Anchor Land continues to focus on underserved markets in emerging areas
ON the view deck of the 29th floor of the Admiral Baysuites on Roxas Bvld., you are transported to another place, another time. You see the serene, open expanse of the Manila Bay, interrupted only by the occasional ship setting out to sea. Training your eyes to the lower-left corner of your field-of-view, you see the yachts berthed orderly. You can’t help but think of how life must have been like in this part of town back then, before business and busyness moved further inland. But strain your sights farther up and left, and you’ll surely see signs of commercial resurgence along the reclamation area, fast filling with locators and new residents.
You will then understand why Anchor Land Holdings had bet big on the Admiral Baysuites West Tower—and why it has sold out quickly. The young, publicly-listed property firm positioned this project as a suburban dwelling space, near enough to the emergent Bay Area Business District—in the vicinity of Entertainment City and SM Mall of Asia, yet far enough to afford a bit more quiet environment—and as homes for the upscale yet, apparently, underserved Filipino-Chinese and foreign customers segments in the area.
They have been relatively quieter than their peers, but since the early 2000s, Anchor Land has carved a niche for itself in the market by doing just that: focusing on underserved markets in emerging areas, and uplifting the conditions of their clients there.
In the pipeline
And Anchor Land hasn’t shown any sign of slowing down. Already, it has signaled some intent of breaking its own record with Anchor Grandsuites, a 63-story development along Masangkay St., in Binondo, a district in Manila known as the world’s oldest Chinatown. The building, upon completion, will tower over Anchor Skysuites, promising to be the tallest building not only in Binondo, but also in all the world’s Chinatowns. At a nearby Quintin Paredes Rd., Anchor Land is building the 49-story Princeview Parksuites, as well as the Eight Alonzo, along Alonzo St., for those who are starting to build their families.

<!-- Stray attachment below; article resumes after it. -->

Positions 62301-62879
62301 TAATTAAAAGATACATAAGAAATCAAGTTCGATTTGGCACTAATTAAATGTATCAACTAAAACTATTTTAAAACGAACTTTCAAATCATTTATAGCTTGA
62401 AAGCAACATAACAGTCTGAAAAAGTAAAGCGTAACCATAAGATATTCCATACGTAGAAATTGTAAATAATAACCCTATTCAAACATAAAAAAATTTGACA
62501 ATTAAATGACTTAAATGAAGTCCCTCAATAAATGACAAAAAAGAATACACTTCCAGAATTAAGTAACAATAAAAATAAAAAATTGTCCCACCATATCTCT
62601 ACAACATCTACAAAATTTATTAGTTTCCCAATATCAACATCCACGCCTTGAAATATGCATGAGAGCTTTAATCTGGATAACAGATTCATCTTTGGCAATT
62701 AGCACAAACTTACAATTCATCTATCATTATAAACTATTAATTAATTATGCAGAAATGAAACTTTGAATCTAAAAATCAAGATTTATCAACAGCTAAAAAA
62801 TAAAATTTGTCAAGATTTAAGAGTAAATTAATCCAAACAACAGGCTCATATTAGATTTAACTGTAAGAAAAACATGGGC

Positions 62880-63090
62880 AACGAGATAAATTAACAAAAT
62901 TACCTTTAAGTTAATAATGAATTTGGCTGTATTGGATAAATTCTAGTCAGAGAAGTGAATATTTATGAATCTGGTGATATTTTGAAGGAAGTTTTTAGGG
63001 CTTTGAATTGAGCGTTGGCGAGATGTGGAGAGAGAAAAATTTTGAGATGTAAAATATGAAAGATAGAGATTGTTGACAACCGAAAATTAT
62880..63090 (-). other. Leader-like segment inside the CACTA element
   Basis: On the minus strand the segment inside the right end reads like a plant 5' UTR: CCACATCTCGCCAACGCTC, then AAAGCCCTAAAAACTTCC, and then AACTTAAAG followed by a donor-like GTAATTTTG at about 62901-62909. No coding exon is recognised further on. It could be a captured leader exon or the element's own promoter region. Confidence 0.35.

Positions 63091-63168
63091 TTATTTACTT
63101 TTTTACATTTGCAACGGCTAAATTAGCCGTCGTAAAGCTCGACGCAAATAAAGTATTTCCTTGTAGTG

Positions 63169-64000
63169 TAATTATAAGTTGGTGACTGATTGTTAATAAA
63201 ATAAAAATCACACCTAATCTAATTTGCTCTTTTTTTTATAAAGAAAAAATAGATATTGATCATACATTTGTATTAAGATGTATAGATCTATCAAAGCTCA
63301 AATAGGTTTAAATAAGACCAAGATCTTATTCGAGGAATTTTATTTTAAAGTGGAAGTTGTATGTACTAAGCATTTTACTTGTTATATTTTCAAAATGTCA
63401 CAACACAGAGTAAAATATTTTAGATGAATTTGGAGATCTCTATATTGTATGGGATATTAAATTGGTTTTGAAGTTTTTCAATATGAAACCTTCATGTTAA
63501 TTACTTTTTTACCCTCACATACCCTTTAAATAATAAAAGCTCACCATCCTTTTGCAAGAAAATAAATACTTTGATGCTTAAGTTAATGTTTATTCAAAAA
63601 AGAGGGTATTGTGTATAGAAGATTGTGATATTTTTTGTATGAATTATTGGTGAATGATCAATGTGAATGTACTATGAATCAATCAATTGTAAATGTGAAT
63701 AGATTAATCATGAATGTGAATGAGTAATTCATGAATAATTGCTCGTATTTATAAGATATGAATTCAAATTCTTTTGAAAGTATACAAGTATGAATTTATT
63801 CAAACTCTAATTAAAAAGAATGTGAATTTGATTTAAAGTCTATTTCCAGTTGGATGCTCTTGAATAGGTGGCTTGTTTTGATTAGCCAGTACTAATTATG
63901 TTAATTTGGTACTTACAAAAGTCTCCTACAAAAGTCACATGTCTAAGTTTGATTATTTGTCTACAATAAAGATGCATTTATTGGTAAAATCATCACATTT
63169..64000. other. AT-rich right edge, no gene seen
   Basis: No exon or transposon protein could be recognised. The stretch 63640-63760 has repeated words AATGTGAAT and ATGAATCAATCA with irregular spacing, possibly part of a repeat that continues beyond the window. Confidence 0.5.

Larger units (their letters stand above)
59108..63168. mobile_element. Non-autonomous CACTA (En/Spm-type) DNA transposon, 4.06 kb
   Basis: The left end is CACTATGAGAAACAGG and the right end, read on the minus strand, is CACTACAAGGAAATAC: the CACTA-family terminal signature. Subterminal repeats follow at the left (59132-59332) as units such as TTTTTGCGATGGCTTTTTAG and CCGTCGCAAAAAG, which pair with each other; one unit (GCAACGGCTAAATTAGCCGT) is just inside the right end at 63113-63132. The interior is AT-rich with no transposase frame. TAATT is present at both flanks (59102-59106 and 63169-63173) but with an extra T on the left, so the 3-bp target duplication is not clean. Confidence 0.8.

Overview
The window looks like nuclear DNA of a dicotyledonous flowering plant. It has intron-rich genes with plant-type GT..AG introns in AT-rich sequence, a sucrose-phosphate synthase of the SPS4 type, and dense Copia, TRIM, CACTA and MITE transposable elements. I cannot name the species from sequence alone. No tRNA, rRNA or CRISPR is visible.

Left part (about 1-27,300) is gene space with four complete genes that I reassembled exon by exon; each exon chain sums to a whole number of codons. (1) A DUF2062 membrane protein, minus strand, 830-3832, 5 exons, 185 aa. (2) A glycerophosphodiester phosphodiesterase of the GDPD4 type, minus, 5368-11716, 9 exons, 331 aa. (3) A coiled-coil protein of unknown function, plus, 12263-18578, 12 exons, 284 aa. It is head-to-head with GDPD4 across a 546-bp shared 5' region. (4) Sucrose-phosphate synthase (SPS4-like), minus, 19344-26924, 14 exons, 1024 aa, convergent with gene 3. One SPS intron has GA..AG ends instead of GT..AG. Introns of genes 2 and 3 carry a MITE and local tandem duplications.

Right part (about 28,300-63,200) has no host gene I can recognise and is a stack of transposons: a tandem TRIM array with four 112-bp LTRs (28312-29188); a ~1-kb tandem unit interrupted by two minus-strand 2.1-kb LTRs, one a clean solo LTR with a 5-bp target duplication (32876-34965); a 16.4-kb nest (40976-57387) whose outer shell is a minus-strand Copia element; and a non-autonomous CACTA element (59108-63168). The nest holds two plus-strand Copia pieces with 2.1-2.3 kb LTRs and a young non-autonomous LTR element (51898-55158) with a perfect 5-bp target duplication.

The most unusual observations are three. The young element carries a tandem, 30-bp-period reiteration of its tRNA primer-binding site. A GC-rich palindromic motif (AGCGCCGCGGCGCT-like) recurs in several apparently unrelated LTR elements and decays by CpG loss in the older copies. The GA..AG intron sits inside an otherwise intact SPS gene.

On Roxas Blvd., originally built by the Americans on a reclaimed area along the Manila Bay, Anchor Land is likewise upping the ante; this time, sideways, with the 43-story Admiral Grandsuites, an architectural nod to the old Admiral Hotel that will offer only 51 units—many of which full floors—to afford a 360-degree view of the priceless Manila Bay sunset. At the Bay City, meanwhile, the company is set to unveil Monarch Parksuites, its largest residential project to date: four towers on a sprawling 18,000-square-meter property right beside the casino complexes of the Entertainment City. Not too far away, on Macapagal Blvd., Anchor Land is also constructing Copeton Baysuites, a three-tower project right beside the City of Dreams Manila across Ayala Complex.
Beginning with Binondo
When the company started operating in the early 2000s, says Anchor Land Director and President Elizabeth Ventura, its luxury segment in Binondo was on the lookout for better conditions in terms of condo living. To meet this need, the company unveiled its maiden development, Lee Tower, a 150-unit project in the heart of Chinatown, offering exclusivity and space—an uncommon proposition then. The market was sold to this promise, and quickly bought the units, setting Anchor Land on a successful building spree in Binondo that would later include the Mandarin Square, on Ongpin St., Wharton Parksuites, on Masangkay St., and Oxford Parksuites, also on Masangkay and on La Torre.
While Anchor Land had been relatively quiet on its development projects, it truly has been riding on the ever-dependable word-of-mouth sort of marketing strategy. Each of its new development that gets launched, therefore, draws back those who had previously purchased units for themselves or for their own homes—this time, however, it would be to transact for investment. Saying the company now pitches its new properties first to existing clients, Ventura reveals these customers have continued buying units. This has now made Anchor Land’s clientele as more of investors rather than as merely looking to occupy some units.